When Ananya Kotia was 16 and living in Delhi, the Indian economy took off. With it went his interest in economics.

“My impression of the Indian economy at the time was largely shaped by the discourse around development and poverty alleviation” Kotia said. “Suddenly, I discovered macroeconomics and finance.”

That interest has taken Kotia from Cambridge and Oxford universities to the International Monetary Fund, India’s Ministry of Finance, and, now, EPIC. He plans to get a PhD in economics and wants to one day apply his knowledge to economic and development issues in his native India.

Kotia worked for EPIC director Michael Greenstone on a variety of environmental and energy economics projects, such as determining the effectiveness of marine sanctuaries around the world and estimating the demand of grid and solar electricity in Bihar, one of India’s poorest states. Greenstone’s focus on India and China on a diverse range of issues caught Kotia’s attention.

“His focus on energy and environment policy in India and China is somewhat unique” Kotia said of Greenstone. “My primary motivation is to use economics to answer interesting questions about India, whether social or political or economic,” he said.

Kotia, who was born in Jaipur, the capital of the Indian state of Rajasthan, earned his bachelor’s in economics at Delhi and Cambridge universities and an MPhil in economics from Oxford.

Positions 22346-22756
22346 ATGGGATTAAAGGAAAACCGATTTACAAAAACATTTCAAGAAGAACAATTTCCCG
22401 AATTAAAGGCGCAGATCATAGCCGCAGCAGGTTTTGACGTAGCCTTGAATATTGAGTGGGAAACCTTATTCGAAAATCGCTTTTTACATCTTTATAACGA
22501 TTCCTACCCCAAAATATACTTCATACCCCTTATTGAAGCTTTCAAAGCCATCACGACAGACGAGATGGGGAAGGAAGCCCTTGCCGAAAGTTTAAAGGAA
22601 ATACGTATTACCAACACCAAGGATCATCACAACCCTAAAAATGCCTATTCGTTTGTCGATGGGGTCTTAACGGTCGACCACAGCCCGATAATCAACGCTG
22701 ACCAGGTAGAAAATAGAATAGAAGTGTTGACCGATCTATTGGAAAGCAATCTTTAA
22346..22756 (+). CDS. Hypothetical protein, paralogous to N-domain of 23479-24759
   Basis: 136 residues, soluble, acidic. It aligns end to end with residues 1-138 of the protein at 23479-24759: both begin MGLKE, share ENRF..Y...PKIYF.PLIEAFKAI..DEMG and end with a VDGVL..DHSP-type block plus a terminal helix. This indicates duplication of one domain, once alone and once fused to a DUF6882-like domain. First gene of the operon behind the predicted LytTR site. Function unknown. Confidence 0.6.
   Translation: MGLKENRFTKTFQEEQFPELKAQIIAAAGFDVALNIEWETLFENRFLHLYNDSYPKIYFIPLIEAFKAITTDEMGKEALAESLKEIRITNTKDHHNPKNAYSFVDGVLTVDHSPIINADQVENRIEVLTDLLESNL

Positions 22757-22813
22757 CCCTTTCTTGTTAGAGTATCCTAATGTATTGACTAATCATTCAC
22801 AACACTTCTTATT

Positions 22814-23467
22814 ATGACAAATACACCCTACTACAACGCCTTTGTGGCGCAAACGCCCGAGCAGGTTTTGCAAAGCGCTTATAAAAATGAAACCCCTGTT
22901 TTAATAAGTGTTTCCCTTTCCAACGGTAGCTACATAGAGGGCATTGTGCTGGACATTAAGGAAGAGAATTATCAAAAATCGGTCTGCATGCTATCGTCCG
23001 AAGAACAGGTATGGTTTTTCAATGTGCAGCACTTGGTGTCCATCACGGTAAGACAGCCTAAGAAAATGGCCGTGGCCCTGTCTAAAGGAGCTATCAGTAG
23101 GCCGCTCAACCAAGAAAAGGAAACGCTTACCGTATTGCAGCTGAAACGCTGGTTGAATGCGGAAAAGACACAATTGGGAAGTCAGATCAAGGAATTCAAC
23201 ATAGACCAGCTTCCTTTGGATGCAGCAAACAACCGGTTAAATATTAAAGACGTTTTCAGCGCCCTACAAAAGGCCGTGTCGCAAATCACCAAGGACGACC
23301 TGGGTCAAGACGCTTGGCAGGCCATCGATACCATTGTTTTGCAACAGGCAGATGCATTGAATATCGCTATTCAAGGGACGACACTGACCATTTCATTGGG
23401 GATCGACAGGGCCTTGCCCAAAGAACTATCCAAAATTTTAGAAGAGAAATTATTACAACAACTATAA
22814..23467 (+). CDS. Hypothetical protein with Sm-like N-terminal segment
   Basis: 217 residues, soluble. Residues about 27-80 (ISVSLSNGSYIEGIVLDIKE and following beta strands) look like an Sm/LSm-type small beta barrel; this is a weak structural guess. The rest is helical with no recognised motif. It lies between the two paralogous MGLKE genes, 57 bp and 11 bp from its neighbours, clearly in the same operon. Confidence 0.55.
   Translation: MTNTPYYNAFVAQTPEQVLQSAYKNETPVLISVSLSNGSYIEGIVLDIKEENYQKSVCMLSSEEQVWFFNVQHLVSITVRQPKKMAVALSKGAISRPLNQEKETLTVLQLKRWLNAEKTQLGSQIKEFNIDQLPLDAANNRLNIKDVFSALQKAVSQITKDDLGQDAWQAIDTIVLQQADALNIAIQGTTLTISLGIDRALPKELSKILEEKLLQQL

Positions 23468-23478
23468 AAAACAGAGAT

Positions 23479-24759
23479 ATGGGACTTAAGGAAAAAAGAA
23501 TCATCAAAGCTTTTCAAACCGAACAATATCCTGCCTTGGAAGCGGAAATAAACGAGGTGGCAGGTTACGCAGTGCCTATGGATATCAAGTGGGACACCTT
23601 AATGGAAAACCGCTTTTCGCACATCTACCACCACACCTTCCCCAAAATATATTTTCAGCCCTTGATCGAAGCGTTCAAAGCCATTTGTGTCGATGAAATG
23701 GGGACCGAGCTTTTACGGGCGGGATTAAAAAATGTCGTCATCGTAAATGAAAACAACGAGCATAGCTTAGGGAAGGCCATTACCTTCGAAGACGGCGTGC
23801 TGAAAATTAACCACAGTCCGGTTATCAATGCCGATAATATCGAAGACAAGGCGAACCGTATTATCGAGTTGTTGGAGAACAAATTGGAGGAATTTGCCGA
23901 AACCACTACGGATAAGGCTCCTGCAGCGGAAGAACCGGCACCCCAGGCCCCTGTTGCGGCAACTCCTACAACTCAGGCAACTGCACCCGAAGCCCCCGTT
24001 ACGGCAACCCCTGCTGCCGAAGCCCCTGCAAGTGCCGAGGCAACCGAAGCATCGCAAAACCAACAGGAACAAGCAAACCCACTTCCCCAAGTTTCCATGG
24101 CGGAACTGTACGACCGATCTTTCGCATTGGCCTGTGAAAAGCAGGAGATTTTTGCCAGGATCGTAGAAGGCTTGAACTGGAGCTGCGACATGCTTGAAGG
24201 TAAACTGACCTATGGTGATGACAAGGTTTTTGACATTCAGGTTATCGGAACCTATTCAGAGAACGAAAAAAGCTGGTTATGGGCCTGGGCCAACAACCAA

He moved around India with his family a lot growing up because of his father, a career civil servant. Inspired to follow in his father’s footsteps, Kotia then returned home to Delhi (he had spent the most time there, nine years, of any part of India) for a job with the Ministry of Finance. There he worked on fiscal rules for eight months, and then for the chief economic adviser on the annual Economic Survey.

After seeing the execution of economic policy through the government from close quarters, Kotia was ready to return to academia and joined EPIC in September 2017.

“While I had never worked on environmental economics before,” he said, “the approach of using quasi-experimental econometrics to answer policy questions was familiar, and it is exciting to be a part of the process with [Professor Greenstone] of extending this rigorous approach to questions regarding energy and the environment.”